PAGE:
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 08-07-2018, 10:30 AM
#18
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(08-07-2018, 10:22 AM)MntnMan62 Wrote:
(08-07-2018, 09:32 AM)asiliski Wrote:
(08-06-2018, 01:22 PM)MntnMan62 Wrote: Is the only difference in the Brikka and Moka the crema?  Taste is the same?  Consistency of the coffee the same, but with crema?  I notice both devices have that valve on the bottom section.  I wonder what else is different?

Espresso is by definition brewed under pressure at ~9 bars.  The brikka has a valve on the top that opens at 9 bars brewing the coffee under pressure like an espresso.  So it is basically true stovetop espresso that you would get out of an espresso machine.  It is much more concentrated than the moka and has the crema.  The valve on the side is a water escape valve which releases steam if the moka gets clogged.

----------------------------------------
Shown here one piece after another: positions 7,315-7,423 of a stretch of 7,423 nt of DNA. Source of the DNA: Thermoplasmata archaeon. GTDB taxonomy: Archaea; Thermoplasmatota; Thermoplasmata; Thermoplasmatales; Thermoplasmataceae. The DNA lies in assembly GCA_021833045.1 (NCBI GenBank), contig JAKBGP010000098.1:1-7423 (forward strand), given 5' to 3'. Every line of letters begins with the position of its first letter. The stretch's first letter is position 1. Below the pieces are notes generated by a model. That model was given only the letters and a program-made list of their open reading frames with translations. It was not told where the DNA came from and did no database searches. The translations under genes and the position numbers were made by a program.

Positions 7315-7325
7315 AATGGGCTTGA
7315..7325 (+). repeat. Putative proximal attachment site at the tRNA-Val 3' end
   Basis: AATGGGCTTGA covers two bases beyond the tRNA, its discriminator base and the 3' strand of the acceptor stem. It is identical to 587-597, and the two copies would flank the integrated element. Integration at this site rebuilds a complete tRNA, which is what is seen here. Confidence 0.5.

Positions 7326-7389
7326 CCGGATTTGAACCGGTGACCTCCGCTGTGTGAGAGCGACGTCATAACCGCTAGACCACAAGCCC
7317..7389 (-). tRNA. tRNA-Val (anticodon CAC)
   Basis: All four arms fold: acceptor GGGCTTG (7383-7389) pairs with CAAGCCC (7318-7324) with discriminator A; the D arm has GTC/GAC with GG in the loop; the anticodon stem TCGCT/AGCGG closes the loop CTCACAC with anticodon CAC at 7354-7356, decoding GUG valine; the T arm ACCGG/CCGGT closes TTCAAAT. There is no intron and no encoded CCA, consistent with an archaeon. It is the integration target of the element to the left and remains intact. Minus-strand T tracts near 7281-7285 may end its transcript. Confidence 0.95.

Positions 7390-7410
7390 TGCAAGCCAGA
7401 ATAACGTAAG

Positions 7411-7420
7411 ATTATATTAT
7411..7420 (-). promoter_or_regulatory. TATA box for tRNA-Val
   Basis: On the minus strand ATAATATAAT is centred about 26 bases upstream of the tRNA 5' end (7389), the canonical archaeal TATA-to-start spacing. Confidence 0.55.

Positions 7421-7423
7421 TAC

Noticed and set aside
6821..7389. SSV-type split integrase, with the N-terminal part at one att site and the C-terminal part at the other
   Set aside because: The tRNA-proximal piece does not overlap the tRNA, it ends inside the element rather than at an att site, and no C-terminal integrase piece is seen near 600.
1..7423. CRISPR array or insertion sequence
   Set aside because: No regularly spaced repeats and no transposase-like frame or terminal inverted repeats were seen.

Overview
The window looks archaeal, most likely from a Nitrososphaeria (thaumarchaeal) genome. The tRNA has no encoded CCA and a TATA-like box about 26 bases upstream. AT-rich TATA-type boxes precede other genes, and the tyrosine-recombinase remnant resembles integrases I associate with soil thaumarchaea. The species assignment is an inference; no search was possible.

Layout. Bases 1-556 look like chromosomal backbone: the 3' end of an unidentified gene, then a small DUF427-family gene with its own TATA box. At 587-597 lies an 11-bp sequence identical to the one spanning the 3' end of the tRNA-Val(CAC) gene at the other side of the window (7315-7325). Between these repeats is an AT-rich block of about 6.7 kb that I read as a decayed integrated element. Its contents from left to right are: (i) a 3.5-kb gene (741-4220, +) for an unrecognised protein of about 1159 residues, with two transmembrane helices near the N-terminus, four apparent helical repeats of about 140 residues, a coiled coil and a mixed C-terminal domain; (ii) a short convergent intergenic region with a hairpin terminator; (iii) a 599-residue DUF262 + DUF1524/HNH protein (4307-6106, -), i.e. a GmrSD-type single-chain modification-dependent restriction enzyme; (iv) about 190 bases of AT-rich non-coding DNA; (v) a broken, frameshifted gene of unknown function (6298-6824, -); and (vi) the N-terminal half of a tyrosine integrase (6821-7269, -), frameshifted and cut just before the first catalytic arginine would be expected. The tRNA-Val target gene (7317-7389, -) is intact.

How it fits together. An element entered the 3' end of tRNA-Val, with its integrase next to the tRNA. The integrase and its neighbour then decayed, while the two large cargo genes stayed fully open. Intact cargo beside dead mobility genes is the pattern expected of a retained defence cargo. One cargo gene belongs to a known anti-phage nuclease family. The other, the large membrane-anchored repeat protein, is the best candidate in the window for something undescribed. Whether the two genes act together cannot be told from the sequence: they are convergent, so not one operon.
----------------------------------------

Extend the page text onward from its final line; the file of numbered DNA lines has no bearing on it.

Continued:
Thanks. Now that makes a lot of sense.  I guess my biggest issue with the Brikka is that lots of people report that theirs exploded on the stove.  I wonder if that had to do with using too high heat.  I only use the small burner on low heat.  It may take a bit but it works flawlessly.  The reviews on Amazon talking about exploding release valves are many.  But maybe that was due to their own error and the relief valve was actually doing what it was designed and intended to do?  Hmmmmm.